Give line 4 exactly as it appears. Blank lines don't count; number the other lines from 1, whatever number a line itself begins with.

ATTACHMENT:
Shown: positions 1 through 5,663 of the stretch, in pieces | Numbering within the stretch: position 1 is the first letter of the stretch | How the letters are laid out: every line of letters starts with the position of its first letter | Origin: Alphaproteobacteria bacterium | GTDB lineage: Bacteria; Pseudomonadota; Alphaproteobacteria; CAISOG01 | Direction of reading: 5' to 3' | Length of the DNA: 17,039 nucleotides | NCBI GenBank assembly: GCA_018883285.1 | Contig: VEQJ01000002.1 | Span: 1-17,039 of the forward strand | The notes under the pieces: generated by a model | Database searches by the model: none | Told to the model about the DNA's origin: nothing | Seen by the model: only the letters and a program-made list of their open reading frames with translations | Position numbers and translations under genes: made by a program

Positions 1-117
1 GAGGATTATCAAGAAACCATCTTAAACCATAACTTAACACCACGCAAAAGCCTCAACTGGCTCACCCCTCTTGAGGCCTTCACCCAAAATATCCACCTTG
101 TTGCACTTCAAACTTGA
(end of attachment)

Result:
101 TTGCACTTCAAACTTGA